IT WAS extremely disappointing to see the Salvation Army’s tin appeal has recorded its worst ever results this Christmas.
For the past 14 years this very worthy cause has helped to bring a bit of festive cheer to the town’s under-privileged and most vulnerable residents, whether they are elderly, homeless or have just fallen on hard times economically.
The Herald has supported the appeal since its inception in 1996 and this year it very sad to report that fewer parcels were dispatched to those in need, despite some very generous donations from the town’s business community and individual donors.
Perhaps its a sign of the current times and something which could be a cause for concern for other charities.
The recent severe weather conditions certainly wouldn’t have helped and elsewhere in the paper the British Heart Foundation has said donations at its shop in Terminus Road have dropped as temperatures have plummeted.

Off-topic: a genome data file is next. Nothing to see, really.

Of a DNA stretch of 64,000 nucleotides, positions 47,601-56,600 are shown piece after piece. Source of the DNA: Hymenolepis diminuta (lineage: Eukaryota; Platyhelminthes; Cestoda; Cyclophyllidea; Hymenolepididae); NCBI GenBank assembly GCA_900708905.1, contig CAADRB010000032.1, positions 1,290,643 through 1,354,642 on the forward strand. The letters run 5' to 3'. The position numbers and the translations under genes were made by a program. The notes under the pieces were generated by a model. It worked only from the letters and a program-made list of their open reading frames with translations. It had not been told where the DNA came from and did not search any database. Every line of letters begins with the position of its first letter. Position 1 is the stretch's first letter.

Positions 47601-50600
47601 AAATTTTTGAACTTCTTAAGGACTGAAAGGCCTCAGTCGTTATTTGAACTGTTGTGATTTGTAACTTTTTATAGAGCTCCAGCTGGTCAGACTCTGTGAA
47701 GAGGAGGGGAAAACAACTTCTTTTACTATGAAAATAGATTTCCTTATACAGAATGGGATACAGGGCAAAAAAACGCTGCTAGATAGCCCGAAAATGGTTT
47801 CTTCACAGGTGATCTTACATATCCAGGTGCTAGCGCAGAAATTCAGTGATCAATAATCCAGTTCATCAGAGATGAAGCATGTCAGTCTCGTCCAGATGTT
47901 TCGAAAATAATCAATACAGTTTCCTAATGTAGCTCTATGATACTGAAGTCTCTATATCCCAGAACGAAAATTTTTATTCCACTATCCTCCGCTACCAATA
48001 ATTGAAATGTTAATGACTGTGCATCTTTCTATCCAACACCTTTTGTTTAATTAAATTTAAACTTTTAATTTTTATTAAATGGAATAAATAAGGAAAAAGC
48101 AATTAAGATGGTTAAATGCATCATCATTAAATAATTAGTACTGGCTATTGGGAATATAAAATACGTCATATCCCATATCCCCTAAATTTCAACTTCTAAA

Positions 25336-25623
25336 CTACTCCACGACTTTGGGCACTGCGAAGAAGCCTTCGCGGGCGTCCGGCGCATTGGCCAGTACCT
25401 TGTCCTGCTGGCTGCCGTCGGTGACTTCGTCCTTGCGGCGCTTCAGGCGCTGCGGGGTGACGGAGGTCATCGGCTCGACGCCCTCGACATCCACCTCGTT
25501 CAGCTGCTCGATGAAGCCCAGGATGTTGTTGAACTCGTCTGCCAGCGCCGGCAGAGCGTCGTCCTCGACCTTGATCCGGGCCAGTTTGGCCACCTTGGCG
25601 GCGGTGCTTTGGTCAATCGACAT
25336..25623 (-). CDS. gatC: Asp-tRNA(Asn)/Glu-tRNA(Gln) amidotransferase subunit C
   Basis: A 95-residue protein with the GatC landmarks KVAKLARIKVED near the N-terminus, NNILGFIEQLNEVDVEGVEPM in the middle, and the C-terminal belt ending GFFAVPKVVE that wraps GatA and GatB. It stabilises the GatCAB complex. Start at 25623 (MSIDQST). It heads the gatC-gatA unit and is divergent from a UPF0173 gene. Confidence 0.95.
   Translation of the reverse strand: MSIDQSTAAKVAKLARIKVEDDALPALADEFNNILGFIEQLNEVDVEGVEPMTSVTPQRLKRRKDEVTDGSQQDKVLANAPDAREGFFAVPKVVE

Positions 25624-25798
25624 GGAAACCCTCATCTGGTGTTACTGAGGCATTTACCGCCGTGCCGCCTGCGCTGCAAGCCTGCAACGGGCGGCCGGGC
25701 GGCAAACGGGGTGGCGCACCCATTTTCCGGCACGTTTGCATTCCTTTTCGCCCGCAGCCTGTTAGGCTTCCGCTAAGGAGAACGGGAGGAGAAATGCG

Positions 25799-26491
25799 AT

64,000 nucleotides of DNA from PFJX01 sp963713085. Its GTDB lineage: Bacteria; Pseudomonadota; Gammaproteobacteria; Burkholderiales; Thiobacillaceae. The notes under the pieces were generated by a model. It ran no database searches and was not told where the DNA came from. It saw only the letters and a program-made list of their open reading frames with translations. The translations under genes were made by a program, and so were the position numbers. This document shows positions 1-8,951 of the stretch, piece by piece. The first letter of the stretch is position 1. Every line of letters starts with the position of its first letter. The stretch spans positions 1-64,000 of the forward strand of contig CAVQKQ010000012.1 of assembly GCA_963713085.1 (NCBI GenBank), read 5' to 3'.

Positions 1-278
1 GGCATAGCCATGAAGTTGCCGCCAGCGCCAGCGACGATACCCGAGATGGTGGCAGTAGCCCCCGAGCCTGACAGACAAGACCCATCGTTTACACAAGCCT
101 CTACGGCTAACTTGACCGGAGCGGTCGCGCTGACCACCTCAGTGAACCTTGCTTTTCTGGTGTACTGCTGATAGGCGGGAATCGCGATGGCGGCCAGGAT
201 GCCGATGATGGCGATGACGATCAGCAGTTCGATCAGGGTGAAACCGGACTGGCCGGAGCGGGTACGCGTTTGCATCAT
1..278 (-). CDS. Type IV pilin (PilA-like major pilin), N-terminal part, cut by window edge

But the tin appeal was launched way back in mid-November before the cold spell began to bite and the drop-off points were conveniently based at all of Eastbourne’s major supermarkets.
Instead it seems more likely that in light of the Government’s continuing austerity measures, people are watching their pennies and concluding that charity begins a little closer to home.
And who can blame them when food and petrol prices are soaring but salaries are often as frozen as the December pavements.
This is a worrying prospect for the countless charities and voluntary organisations which rely on public support, especially as many of these groups are already facing funding cuts.
ON A lighter note, a handful of hardy (some might say slighly bonkers) swimmers once again took the plunge on Christmas Day and Boxing Day.
A Christmas swim in a freezing cold sea isn’t everyone’s cup of egg nog but it’s becoming a modern day tradition and a good way of raising funds for local and national charities.
So congratulations to them for making the effort to get off the sofa and donning their Speedos.